To folks around here, she's known as Susie, or Clem's daughter. But to the logisticians who move tons of food, equipment and people for the U.S. Army, she's the boss. They call her Brig. Gen. Susan Davidson. Davidson, 48, was the only girl of six children in a prominent citrus family in close-knit St. Joseph. At a promotion ceremony this month in Fort Belvoir, Va., her two children replaced epaulets signifying the rank of colonel with those worn by a general. The ceremony was March 1, the first day of women's history month.
Consider the odds. There are about 420 generals in the Army. That includes 29 women, or about 7 percent. And one of those women comes from little old St. Joe.
Davidson said her parents didn't necessarily expect her to achieve such professional success. That wasn't a major focus for girls who grew up in the '70s in the tiny rural hamlet north of San Antonio.
"It was a small community filled with orange groves, and your closest neighbors are a half mile apart," she said. "It doesn't lead yourself to indicate you can be a doctor, lawyer or Indian chief."
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Her father Clem owned the C.J. Petters and Sons orange grove company. At its peak, the company included more than 500 acres of groves and also managed many other acres. "I'll be a little bit egotistical and say I think everybody knew who they were," she said.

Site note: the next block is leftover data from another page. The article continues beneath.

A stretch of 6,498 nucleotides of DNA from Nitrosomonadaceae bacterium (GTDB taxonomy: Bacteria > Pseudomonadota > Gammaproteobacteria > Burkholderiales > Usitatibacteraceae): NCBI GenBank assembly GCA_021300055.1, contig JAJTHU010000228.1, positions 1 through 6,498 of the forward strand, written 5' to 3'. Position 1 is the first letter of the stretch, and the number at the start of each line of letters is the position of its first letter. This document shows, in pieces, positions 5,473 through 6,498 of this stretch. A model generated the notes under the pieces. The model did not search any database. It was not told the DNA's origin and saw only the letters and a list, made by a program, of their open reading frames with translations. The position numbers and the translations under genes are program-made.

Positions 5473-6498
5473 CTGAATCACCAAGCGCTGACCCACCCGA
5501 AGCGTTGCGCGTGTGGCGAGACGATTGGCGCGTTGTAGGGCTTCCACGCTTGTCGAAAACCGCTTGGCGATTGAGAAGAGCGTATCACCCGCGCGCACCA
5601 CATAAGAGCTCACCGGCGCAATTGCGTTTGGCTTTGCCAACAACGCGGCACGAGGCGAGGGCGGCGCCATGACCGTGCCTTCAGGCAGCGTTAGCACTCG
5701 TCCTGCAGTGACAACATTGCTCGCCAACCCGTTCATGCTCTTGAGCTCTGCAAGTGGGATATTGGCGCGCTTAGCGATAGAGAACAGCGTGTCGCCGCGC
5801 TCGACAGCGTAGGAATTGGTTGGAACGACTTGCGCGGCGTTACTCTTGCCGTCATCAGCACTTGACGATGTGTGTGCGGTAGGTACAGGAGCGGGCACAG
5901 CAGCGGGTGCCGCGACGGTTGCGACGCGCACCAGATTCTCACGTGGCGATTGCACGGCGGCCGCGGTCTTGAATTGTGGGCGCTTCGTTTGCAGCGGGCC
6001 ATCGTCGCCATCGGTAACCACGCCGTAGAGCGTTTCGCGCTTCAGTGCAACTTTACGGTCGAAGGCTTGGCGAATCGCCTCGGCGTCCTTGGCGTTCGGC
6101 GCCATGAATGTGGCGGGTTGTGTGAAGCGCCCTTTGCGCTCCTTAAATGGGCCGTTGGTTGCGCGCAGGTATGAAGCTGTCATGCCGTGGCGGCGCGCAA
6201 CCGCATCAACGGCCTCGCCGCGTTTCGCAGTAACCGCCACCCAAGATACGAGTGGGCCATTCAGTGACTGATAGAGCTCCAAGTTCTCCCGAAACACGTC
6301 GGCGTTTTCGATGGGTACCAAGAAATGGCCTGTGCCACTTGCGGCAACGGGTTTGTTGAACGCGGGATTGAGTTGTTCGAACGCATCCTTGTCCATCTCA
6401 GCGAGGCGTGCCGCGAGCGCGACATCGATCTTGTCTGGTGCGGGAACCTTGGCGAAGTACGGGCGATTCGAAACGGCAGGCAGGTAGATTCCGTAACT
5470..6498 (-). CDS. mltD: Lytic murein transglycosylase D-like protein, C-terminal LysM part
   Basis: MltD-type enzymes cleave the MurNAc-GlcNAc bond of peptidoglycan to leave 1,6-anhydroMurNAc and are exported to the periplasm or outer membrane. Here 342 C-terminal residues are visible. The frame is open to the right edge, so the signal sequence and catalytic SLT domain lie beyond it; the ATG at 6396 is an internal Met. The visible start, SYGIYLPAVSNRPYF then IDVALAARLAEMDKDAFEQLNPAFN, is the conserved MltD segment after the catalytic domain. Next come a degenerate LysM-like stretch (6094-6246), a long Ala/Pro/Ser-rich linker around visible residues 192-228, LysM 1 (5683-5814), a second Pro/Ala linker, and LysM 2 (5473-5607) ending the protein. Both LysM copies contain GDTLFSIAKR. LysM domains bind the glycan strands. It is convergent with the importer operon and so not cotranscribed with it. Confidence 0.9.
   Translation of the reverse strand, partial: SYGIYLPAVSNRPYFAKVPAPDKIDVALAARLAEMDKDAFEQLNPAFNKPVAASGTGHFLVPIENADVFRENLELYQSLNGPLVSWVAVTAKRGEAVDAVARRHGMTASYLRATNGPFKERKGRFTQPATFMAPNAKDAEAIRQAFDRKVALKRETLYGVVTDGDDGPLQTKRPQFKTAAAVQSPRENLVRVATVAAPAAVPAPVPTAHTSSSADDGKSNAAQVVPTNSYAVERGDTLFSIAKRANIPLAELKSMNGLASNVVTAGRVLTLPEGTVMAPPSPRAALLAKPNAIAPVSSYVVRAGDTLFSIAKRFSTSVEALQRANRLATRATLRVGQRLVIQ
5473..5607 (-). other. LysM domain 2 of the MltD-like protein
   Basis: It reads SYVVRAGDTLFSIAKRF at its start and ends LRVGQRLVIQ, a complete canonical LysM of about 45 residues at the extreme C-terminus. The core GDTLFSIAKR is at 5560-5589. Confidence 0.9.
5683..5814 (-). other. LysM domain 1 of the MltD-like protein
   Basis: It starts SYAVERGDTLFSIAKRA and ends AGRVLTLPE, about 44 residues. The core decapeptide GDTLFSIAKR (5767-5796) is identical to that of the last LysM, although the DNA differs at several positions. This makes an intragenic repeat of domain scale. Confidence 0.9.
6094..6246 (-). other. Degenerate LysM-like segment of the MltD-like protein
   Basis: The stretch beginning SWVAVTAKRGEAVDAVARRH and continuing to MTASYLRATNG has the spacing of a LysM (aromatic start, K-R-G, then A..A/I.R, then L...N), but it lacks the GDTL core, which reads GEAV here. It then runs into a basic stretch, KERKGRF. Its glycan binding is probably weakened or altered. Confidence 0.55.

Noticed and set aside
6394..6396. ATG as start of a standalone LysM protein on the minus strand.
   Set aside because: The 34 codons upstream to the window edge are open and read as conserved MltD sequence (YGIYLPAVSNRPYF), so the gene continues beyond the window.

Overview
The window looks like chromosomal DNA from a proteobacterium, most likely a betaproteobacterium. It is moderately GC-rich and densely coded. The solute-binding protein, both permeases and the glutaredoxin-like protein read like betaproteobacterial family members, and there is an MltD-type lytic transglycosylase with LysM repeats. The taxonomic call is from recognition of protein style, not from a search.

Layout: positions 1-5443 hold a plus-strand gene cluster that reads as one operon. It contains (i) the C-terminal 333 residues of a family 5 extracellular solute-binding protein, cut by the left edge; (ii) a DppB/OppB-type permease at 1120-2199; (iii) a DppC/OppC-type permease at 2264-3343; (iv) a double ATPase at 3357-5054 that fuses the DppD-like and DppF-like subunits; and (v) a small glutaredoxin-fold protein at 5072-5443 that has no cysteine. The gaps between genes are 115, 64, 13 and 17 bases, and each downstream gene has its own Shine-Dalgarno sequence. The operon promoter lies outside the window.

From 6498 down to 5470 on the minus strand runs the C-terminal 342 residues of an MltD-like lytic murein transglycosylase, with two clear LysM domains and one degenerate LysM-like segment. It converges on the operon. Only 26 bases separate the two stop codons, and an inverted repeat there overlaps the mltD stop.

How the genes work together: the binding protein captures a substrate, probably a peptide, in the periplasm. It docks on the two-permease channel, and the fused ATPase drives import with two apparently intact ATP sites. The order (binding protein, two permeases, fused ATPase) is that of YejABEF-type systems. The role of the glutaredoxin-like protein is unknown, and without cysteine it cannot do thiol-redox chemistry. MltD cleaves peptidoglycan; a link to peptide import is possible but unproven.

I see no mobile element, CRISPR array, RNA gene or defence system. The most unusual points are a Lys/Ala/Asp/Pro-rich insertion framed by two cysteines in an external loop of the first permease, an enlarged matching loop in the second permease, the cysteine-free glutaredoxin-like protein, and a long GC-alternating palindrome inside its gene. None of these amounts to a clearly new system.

Not only did Davidson know everyone in town, she said, "I was pretty much related to everyone I met." Her mother Joan is from the Bernard Barthle clan that settled in St. Joseph in 1883. Davidson's paternal grandmother was a Gude. She's got deep roots.
On a recent drive, her uncle Ralph Barthle pointed out homes of cousins, uncles and grandparents who had passed away. He passed the home of a friend who isn't related. "I don't know how that happened," he said half jokingly.
"You couldn't do anything around here without someone knowing," he said. "You walked the line pretty straight."
Davidson and her five brothers spent much of their time outside. A few steps outside her childhood home is a massive Pecan that always seemed to have kids hanging from it. Look north and there's a postcard perfect view of Old Florida with a small pond and rolling pasture. She loved to fish there, or at the larger pond at her grandparents' house.
The siblings were competitive, keeping track of who earned the most Monopoly money and who scored highest in Yahtzee.
"She was an equal value part of the group," said her brother Brian Petters, who recently retired after 22 years in the U.S. Air Force. "She could rough and tumble either verbally or roughhouse a little with us."
Life in St. Joseph revolved around the Sacred Heart Church. The new building was constructed over three years using mostly donated labor. The community took on no debt. Davidson's uncle Jim Barthle designed a two-bell system for the church, but died before it was built.
Davidson divulged the "secret" of St. Joe: As her grandfather deciphered the designs, he installed the pulling mechanism on the left side of the bells. When the ropes first dropped down, they fell into the men's bathroom.
"At that point in time, it didn't matter because girls couldn't be altar servers," she said.
Ralph Barthle added: "I think my dad might have got that backwards. He isn't here to defend himself. He was a dairy farmer, not an engineer."
Serving in the military was almost an unspoken expectation of the Petters children. As each sibling entered the service, they were commissioned by their father, a lieutenant colonel in the Florida National Guard.